Optical Connections Magazine Spring 2023



SDN (Software Defined Networking) is not a new concept, but how to apply it to optical networks? As part of its work in the disaggregation of both fixed and mobile networks, the Open Networking Foundation (ONF) has come up with SEBA, a lightweight platform which supports a multitude of virtualised access technologies at the edge of the carrier network including PON, and VOLTHA (Virtual OLT Hardware Abstraction), a software solution which does exactly as the name suggests. Optical Connections editor Peter Dykes spoke to ONF’s general manager Timon Sloane to find out more about ONF and the development of these projects.

is abstracted out, making it easy to swap out the pizza boxes and get consistent behaviour across a diverse range of devices. Furthermore, today in the PON world, these big chassis are tied to the devices that run in the home. Customers buy a device from provider X, and have to buy a home gateway from the same provider, and the vendors make a lot of margin on the home gateway device, if you get locked in, but we’ve broken that as well. The key protocol is OMCI [ONT Management Control Interface] and we have an open implementation of it that can be offered on home gateways. It’s software that runs in the cloud on the central office side, making it possible to mix and match gateways devices as well as vendors. So it’s about a couple of things. First, it’s about putting the operators in control of the network, rather than selecting a vendor and being beholden to their roadmap. Operators can choose different devices in their supply chain and change them on the fly without disrupting their whole network architecture. It’s also about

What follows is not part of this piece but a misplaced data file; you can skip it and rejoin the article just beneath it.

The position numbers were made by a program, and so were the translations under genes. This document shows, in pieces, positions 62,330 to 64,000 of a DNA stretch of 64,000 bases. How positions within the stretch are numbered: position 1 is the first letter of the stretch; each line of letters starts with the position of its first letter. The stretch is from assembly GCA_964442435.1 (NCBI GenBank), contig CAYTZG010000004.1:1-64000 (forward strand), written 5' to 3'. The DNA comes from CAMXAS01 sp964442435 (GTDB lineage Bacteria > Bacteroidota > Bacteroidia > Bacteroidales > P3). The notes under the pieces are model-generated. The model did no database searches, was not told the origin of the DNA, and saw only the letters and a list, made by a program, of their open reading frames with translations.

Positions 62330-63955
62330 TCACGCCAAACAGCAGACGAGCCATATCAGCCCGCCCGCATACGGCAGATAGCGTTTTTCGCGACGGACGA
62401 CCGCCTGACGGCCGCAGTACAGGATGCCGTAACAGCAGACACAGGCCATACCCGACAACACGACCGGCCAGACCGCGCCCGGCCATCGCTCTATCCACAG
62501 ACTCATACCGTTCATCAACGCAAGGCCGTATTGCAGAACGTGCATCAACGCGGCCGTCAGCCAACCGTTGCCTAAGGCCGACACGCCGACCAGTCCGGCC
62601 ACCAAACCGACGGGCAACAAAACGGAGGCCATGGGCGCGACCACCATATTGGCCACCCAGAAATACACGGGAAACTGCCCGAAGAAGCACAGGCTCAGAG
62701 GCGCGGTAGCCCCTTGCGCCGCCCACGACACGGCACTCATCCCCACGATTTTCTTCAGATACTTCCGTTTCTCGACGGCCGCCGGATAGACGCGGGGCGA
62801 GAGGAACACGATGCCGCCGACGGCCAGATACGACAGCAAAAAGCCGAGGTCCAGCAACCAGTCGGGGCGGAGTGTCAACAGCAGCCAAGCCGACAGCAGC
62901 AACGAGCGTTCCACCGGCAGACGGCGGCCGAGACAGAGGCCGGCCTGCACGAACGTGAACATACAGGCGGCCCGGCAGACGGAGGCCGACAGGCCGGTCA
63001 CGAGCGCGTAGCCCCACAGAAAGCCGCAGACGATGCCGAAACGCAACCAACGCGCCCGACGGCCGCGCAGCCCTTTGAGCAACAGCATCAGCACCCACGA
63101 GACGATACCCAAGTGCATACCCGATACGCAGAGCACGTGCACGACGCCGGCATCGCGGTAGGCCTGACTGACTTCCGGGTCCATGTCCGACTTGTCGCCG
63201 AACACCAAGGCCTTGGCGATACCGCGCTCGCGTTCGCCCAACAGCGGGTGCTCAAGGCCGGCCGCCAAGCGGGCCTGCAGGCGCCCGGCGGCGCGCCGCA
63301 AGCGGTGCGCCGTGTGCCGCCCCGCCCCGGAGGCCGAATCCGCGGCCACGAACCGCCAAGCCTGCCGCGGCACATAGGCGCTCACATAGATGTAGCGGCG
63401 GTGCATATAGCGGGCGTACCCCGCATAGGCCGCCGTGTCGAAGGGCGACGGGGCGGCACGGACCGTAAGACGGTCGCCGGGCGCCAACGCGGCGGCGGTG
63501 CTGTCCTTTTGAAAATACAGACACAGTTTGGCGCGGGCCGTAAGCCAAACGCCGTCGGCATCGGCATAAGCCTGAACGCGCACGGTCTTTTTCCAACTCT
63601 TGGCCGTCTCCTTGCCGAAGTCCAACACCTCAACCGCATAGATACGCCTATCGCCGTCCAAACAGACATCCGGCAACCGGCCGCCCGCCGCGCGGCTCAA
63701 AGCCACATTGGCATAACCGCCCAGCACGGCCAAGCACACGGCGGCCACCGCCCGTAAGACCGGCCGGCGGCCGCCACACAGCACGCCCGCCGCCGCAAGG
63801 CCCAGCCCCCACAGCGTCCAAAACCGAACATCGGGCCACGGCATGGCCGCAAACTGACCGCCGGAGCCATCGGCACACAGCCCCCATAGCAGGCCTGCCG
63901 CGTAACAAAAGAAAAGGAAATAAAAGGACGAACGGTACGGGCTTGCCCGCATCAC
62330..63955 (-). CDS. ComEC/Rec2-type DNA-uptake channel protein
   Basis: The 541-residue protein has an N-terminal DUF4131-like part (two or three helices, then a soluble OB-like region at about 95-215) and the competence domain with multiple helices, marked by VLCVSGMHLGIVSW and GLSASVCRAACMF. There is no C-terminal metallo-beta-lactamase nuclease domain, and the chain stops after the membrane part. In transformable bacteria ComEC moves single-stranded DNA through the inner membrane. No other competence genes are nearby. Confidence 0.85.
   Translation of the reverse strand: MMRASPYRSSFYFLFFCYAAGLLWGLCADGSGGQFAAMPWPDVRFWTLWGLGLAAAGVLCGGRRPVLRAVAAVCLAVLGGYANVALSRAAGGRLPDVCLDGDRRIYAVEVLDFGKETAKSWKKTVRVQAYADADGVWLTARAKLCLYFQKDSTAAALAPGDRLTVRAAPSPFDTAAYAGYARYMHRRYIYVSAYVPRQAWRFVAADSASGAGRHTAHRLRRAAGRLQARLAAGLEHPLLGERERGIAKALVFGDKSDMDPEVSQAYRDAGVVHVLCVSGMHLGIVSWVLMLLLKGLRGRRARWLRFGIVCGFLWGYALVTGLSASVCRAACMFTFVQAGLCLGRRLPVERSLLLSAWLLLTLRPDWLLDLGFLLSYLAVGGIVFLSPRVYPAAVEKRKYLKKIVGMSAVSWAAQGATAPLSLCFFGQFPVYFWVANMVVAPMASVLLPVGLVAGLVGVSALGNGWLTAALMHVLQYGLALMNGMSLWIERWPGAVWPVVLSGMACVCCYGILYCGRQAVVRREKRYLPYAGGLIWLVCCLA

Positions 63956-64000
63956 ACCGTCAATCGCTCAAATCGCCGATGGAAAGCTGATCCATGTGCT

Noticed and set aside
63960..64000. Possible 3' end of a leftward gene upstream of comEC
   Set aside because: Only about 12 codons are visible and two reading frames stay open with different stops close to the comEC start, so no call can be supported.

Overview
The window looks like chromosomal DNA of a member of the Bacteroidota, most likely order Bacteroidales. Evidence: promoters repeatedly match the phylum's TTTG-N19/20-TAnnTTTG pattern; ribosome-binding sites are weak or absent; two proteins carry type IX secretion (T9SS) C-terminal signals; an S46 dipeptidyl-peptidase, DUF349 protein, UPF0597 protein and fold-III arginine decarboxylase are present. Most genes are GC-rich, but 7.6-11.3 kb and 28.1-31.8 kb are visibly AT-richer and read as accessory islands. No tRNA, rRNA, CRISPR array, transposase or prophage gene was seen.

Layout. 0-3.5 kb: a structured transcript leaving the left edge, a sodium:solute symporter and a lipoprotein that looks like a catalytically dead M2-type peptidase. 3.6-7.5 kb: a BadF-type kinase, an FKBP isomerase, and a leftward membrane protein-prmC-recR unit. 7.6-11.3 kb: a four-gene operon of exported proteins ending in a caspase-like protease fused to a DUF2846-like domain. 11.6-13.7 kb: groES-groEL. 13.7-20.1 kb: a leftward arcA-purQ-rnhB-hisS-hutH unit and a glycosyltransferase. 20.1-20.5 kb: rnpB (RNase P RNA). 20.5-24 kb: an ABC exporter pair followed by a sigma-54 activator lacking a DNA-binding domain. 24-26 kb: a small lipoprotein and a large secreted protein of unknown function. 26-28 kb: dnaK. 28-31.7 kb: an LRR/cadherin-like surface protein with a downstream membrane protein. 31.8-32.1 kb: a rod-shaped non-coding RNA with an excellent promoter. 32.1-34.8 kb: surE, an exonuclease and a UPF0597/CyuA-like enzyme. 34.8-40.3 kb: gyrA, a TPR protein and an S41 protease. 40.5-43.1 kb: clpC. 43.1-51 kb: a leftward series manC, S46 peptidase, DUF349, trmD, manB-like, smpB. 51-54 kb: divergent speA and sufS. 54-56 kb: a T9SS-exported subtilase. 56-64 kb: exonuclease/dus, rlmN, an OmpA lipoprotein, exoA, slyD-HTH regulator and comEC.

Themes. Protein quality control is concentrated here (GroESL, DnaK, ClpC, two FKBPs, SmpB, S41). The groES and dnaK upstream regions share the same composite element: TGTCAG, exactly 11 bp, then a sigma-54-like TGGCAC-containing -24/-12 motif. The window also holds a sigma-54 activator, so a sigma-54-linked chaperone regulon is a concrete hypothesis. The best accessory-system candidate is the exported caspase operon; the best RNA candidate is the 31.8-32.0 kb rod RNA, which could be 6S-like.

How was ONF started and why the VOLTHA project?

complicated, expensive chassis, a lot of slots and vertically integrated, so what VOLTHA and SEBA actually do is take that PON chassis, and instead of making it a big, complicated device that’s configured with rules, they separate the hardware and software. PON has special transceivers and everything needed for a multidrop environment, but take protocol elements like configuring a subscriber, DHCP, or assigning an IP address to a subscriber. In the old world, these were functions that were built into that complicated chassis, and if an operator tried to bring on a second chassis from a different vendor, that simple feature behaved slightly differently in each chassis. That creates multiple complications, especially up at the OSS and BSS layer, where minor changes can have a ripple effect. What VOLTHA does by separating things and running in the cloud and in our open source stack, the hardware layer is simplified into a 1U pizza box device that houses the transceivers and the simple devices. As much functionality as possible


ONF is a pretty unique beast, it’s non-profit and it’s been around for more than 10 years.


It came out of Stanford and Berkeley universities with collaboration from operators like AT&T, Google and Microsoft. Our mission from day one really started with SDN, which was a novel concept when it came out of ONF. We were standardising OpenFlow protocol and the vision was that networking devices had become too large, vertically integrated, expensive, high margin devices. At the time, Cisco routers were million-dollar devices, the size of refrigerators and the view was that cloud operators had started to build things that separated the software and the hardware, meaning they could procure simpler hardware devices and start to run the software in the Cloud. That’s really what SDN was about. It occurred to our community that these techniques could be applied to the PON access network. PON devices are pretty


| ISSUE 32 | Q1 2023


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